One of the most common diseases that affect them is Ich, which is also known as white spot disease. It causes the formation of white and grainy spots all over their bodies. Although it isn’t a severe disease, it can be lethal for the fish if they aren’t treated on time.

Thankfully, you can make use of over-the-counter medication and also quarantine them into another tank until they are fully treated. Another type of disease that Opaline Gourami are susceptible to is called hole-in-the-head disease, which causes deep pits to form around their lateral line.

Both of these diseases are caused by parasitic infections. Luckily, you can avoid them by regularly testing the water and changing 25% of it after every two to three weeks. Not only will this keep your fish healthy, but it will also save them from stress.

What Do Opaline Gourami Eat?

Opaline Gourami are natural omnivores, and they aren’t picky about their diet. So, you can feed them anything, and they will happily gulp it down. Generally, they thrive on a balanced diet of algae-based foods and protein-rich snacks.

You can give them commercial pellets or flakes to fulfill your nutritional requirements. You can choose balanced formulas that enhance their color vibrancy. You should feed them with these twice every day.

Once every few days, you can feed them with high-protein foods like bloodworms, brine shrimp, and other foods that are popular with aquarium fish. Apart from this, these fish will also look for hydra, tiny pest microorganisms. You can also try feeding them peas and other blanched vegetables.

Behavior & Temperament

Opaline Gourami are peaceful freshwater fish, and they can also do well in community tanks with other species. However, they are generally territorial fish and may start to fight among each other if they are kept in a small tank. Moreover, adult fish may also intimidate the smaller ones.

Although they are peaceful, their temperament may differ from one specimen to another, especially when they are placed in a community tank. You would be delighted to observe them throughout the day, and they spend most of their time breathing in the atmospheric air from the surface. They do so with the help of their labyrinth organ.

When they aren’t breathing surface air, they are swimming all over the tank and are quite active.

Opaline Gourami Tank Mates

When it comes to tank mates, Opaline Gouramis can be quite semi-aggressive. The best way to do so is to keep them with similar-sized species that have a peaceful temperament. Any fish that are smaller than them might get eaten.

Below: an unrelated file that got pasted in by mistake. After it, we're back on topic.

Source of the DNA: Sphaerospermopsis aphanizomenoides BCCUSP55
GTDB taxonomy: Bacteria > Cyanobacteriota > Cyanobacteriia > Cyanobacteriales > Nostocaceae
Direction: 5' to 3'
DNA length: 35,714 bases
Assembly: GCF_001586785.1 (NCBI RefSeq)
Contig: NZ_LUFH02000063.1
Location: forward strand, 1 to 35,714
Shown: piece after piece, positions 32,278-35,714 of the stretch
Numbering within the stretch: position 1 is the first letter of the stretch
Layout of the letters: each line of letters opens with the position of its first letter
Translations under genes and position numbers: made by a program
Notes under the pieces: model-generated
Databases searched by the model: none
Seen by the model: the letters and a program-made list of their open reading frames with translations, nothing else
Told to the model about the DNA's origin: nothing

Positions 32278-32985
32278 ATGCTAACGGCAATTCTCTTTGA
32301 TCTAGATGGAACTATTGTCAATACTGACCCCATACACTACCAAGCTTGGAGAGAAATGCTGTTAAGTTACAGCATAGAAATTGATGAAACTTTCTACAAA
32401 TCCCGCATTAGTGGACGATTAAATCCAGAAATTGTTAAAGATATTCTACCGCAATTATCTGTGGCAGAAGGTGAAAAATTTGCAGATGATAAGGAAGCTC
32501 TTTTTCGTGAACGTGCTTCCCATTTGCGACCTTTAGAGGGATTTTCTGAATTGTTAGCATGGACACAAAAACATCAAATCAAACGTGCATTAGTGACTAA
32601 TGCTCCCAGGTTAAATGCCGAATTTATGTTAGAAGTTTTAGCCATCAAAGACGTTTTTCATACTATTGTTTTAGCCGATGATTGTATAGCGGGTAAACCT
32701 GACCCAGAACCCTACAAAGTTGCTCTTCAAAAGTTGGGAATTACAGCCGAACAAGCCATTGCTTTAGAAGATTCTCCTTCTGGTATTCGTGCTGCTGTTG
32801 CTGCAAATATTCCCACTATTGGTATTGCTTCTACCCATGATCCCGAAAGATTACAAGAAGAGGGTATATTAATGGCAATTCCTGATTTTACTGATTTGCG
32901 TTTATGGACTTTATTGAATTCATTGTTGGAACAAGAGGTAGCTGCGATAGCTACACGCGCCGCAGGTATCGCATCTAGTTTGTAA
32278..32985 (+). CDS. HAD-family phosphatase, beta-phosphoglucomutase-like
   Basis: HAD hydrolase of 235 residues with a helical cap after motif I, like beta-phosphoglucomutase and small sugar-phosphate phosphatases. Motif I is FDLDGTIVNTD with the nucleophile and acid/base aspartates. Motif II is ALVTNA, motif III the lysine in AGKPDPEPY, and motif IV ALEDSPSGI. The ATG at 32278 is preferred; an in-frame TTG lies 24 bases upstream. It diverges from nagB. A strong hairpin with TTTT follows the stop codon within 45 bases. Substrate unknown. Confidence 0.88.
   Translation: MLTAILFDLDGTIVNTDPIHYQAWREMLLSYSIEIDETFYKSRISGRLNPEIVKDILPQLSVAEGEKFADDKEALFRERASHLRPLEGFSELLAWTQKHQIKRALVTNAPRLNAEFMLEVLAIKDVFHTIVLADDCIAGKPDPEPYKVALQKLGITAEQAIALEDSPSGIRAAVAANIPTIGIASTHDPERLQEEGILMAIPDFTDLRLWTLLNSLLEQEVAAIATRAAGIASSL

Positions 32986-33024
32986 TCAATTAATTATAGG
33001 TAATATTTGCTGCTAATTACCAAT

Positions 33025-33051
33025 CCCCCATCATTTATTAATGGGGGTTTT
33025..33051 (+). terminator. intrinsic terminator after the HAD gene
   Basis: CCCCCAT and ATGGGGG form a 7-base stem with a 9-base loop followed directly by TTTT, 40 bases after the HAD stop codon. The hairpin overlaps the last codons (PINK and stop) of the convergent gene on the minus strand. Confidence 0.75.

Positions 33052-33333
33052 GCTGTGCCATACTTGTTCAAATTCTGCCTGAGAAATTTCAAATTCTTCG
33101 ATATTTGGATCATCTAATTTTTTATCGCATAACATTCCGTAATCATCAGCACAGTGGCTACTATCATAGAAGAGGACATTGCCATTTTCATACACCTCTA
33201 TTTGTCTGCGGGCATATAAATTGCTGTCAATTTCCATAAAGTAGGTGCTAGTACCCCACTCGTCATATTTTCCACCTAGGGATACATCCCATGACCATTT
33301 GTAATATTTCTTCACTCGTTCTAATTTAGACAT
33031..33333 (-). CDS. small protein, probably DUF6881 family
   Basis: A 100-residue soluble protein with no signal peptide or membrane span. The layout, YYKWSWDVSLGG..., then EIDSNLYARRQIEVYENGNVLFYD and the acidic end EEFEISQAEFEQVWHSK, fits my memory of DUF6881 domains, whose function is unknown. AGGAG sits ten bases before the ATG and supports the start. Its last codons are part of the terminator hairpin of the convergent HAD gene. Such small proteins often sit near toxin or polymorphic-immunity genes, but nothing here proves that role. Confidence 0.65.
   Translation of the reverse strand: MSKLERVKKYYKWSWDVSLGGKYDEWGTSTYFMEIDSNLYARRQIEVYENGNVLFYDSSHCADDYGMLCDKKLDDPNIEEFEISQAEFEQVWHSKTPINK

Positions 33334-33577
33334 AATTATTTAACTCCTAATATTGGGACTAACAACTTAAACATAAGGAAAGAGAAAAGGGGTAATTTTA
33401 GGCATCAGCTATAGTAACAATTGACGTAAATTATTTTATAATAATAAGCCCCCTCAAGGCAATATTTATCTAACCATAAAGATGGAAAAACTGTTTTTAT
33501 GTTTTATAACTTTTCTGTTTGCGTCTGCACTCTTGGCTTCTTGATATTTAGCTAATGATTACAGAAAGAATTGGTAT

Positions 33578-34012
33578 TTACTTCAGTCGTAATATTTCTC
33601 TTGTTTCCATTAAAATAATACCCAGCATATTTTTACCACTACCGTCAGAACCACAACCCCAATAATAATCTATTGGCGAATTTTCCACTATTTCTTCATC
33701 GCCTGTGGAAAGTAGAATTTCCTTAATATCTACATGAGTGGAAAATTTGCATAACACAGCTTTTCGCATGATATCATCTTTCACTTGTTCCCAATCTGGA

You should also avoid pairing them with fin-nippers that might eat away at their sensitive ventral fins. Some of the suitable tank mates include:

  • Peaceful species of Barbs
  • Characins
  • Loaches
  • Larger Tetras
  • Plecos
  • Snails
  • Shrimps


Since they are spawned through selective breeding, it is quite easy to breed Opaline Gourami. They build bubble nests and lay their eggs inside it. The male species protect the eggs, and you may choose to isolate a suitable mating pair inside a breeding tank to ensure better survival of the newly spawned fry.

The breeding tank should have a shallow depth, i.e., five or six inches. Moreover, you should place peat filtration along with sponge filters to keep the fry from getting sucked into the inlet tube.

You should also keep the water warm while you are breeding them, ideally around 80 degrees. You should also provide the mating pair with high-protein snacks to initiate spawning. When the female is ready to lay eggs, their bodies start to swell up.

Then, the male builds the bubble nest, and the eggs are spawned below it. When the female lays the eggs, you can remove the pair from the tank. The eggs hatch in a few days, and the fry feed on the egg sac for the first few days. Once they start to swim freely, you can feed them infusoria or powdered food.

Final Thoughts

As you have learned from our guide, Opaline Gourami is a beautiful and magnificent species of freshwater fish that would make for a wonderful addition to your community tank. Once you have gotten the hang of their care requirements, looking after them would be a breeze for you.

If you are still contemplating bringing them into your home aquarium, we suggest that you go for it since they are beginner-friendly fish.